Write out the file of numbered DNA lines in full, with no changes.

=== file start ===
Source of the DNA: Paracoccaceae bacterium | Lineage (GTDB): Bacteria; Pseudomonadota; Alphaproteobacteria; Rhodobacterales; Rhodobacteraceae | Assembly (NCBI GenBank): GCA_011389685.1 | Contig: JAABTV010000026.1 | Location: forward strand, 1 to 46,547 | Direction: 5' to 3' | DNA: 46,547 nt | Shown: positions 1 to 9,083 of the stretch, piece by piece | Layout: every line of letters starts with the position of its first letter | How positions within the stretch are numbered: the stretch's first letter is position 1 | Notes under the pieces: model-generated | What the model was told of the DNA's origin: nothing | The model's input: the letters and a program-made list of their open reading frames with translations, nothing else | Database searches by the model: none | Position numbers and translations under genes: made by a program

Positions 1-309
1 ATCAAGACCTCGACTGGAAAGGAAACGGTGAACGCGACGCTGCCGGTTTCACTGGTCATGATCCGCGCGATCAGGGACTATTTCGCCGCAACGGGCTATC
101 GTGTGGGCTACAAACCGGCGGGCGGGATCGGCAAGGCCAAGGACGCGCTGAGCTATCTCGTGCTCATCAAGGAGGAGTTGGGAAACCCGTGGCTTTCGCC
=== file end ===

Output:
Source of the DNA: Paracoccaceae bacterium | Lineage (GTDB): Bacteria; Pseudomonadota; Alphaproteobacteria; Rhodobacterales; Rhodobacteraceae | Assembly (NCBI GenBank): GCA_011389685.1 | Contig: JAABTV010000026.1 | Location: forward strand, 1 to 46,547 | Direction: 5' to 3' | DNA: 46,547 nt | Shown: positions 1 to 9,083 of the stretch, piece by piece | Layout: every line of letters starts with the position of its first letter | How positions within the stretch are numbered: the stretch's first letter is position 1 | Notes under the pieces: model-generated | What the model was told of the DNA's origin: nothing | The model's input: the letters and a program-made list of their open reading frames with translations, nothing else | Database searches by the model: none | Position numbers and translations under genes: made by a program

Positions 1-309
1 ATCAAGACCTCGACTGGAAAGGAAACGGTGAACGCGACGCTGCCGGTTTCACTGGTCATGATCCGCGCGATCAGGGACTATTTCGCCGCAACGGGCTATC
101 GTGTGGGCTACAAACCGGCGGGCGGGATCGGCAAGGCCAAGGACGCGCTGAGCTATCTCGTGCTCATCAAGGAGGAGTTGGGAAACCCGTGGCTTTCGCC